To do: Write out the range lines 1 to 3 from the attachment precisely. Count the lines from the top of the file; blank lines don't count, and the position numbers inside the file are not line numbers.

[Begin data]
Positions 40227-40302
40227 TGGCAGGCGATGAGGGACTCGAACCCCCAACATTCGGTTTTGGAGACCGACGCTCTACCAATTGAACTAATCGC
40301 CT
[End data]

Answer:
Positions 40227-40302
40227 TGGCAGGCGATGAGGGACTCGAACCCCCAACATTCGGTTTTGGAGACCGACGCTCTACCAATTGAACTAATCGC
40301 CT